DADUs: Costs, not design standards, are limiting a good thing

As we saw before, the City’s cottage program isn’t having a huge impact on the City. There simply hasn’t been a flood of requests to build backyard cottages. When the Mayor and City Council first considered expanding Detached Accessory Dwelling Units (DADUs) there was a lot of worry that there would be too many, that they’d be too big and tall, and that they’d overwhelm neighborhoods with parking problems. None of that has happened. In fact, the entire program fits inside the constraints imposed by Council on all those things–and even within the constraint the Council didn’t impose, a 50 unit limit citywide. 

Here are the numbers:

What’s important here? Only three parking waivers were issued. Only 55 total DADUs are built, permitted, or in permitting. The attached or internal Attached Dwelling Unit (ADU) is still way more popular than the DADU.

What about the constraints?

The average unit, 540 square feet, is way under the 800 square foot limit imposed by Council. The lot size averaged about 6000 square feet, so cottages had plenty of room for parking on the lot, so few waivers were required. Other worries like height didn’t manifest either. The limit was 17 feet on average, well under the 23 foot limit set by council. And the total number of units, 55, is only 5 more than the 50 that the Council considered.

So the Council made an envelope that some (including me) thought might be limiting. In fact, the good news is that the limits didn’t seem to matter all that much. People who wanted to do a DADU were able to, and well within the limits imposed by Council. The folks on the Council’s panel today said that parking didn’t matter because the lot sizes were large enough. There was concern that it puts cars on the lot which might be limiting the size. But waivers didn’t seem onerous to get when they were needed.

So why aren’t there more DADUs flooding the permit desk at the City? 

The answer may be costs, as high as $300 per square foot for construction according to one of the panelists. For a smaller DADU, that’s about $150,000. The return on that kind of investment might not be bad depending on the rent potential or savings to the family. But it’s much more money than many people want to spend. Even at half that, $150 per square foot, lots of folks just won’t jump in.

Can we subsidize these, please? The Council is asking the wrong questions. This is not about building standards (note to Planning Commission: consider financing tools!) or use. It isn’t about height or parking really. Subsidies are about making it more affordable. Clearly people aren’t building huge DADUs. Here are some ideas:

  • Low interest loans–Perhaps the Community Power Works project could use some of its federal dollars to back lower interest loans. What about new market tax credits? The rationale is energy efficiency and new jobs in construction.
  • Loosen building standards–take a look at materials requirements. What about pre-fab cottages that could be self-build kits?
  • Tax credits–The city could offer tax breaks (sales tax, I think) for homeowners that jump into a cottage project.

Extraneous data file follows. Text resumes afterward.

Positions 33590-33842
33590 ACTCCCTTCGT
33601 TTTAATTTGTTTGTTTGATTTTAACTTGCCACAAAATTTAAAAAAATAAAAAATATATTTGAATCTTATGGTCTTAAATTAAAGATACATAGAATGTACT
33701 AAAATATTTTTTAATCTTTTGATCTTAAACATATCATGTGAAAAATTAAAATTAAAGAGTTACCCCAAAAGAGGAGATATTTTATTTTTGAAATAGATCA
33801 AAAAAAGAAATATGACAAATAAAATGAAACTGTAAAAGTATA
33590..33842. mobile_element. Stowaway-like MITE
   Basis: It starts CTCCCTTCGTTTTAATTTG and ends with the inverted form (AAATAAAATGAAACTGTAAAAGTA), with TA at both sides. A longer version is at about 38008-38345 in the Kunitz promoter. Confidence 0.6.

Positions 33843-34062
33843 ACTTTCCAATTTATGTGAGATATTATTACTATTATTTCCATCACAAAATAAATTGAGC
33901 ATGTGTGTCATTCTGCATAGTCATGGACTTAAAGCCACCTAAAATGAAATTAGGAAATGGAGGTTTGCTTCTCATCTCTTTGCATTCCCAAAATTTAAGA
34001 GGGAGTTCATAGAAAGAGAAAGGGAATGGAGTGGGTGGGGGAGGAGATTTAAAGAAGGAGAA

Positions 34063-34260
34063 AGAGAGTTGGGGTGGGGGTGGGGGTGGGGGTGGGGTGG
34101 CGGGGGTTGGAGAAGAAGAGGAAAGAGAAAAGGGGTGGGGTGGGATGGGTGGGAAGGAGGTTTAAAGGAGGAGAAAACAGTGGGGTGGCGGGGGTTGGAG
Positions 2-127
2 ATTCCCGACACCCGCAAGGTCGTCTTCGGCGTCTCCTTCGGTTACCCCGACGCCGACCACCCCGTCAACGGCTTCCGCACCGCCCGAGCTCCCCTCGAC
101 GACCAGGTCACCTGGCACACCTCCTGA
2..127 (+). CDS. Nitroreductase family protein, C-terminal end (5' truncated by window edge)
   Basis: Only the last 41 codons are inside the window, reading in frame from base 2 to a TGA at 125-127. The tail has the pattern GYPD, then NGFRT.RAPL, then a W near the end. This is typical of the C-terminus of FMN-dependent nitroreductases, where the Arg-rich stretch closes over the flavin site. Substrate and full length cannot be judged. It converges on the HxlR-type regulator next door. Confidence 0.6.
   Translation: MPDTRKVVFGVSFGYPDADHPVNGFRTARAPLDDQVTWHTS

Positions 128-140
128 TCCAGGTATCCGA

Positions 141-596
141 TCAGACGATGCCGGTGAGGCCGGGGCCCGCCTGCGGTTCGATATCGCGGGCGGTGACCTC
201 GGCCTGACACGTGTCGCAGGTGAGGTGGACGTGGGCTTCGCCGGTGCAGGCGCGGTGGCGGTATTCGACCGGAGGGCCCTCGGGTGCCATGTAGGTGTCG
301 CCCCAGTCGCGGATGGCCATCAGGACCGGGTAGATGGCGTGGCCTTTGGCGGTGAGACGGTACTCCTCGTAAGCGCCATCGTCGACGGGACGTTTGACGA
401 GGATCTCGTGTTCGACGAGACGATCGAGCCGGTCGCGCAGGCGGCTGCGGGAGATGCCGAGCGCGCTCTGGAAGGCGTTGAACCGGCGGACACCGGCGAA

That’s all I can think of sitting here in the Council chambers. But I think the Planning Commission could work with the Washington State Housing Finance Commission for example to figure out how to lower costs. The point is that these are a good idea, but right now they are too expensive. We ought to figure out how to make them viable for additional housing, housing elderly or disabled family members, or an avenue to generate additional outcomes. 
Thanks to Councilmember Clark, the Committee, and the Department of Planning and Development for evaluating the program. Now it’s time to figure out how to lower costs so we get more. 
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2 Responses to DADUs: Costs, not design standards, are limiting a good thing

  1. Sotosoroto says:

    This is, of course, just the ADUs that the city knows about… A few months ago, a friend of a friend bought a foreclosed house and discovered the detached garage was actually decked out like a DADU. One problem: not permitted.

    I helped the owners fight through all the city requirements to figure out what needed to be done to get the old garage upgraded to residential standards. In the end, the owners decided to just rip out all the fixtures and walls and convert it back to a garage. To properly renovate the existing structure would have entailed almost tearing the whole thing down and rebuilding, anyway. The major problem was seismic connections and bracing, plus some exiting and fireproofing changes.

  2. Nulu says:

    Your bias towards DADUs is obvious in the examples and statistics that you cite.
    You average heights, square footage, lot size etc. to the benefit of your argument.
    How about the smallest lot size, the greatest square footage, and the number of maximum heights permitted?
    Further bias is displayed in, “The answer may be costs, as high as $300 per square foot for construction according to one of the panelists.” – No average figure here.
    Someone spending $300 per square foot is not building inexpensive housing, and as you write it “may be” that large round figure. How does that $300 compare to average residential building costs in Seattle?
    You further your argument and lessen your credibility by extending this highest of costs to your other points – Low Interest Loans (how low can they go from where they are now), Loosen building standards (Great! We need less efficient, less safe and shorten lived living spaces), Tax Breaks (Another bad idea that will add taxes to those who don’t take advantage).

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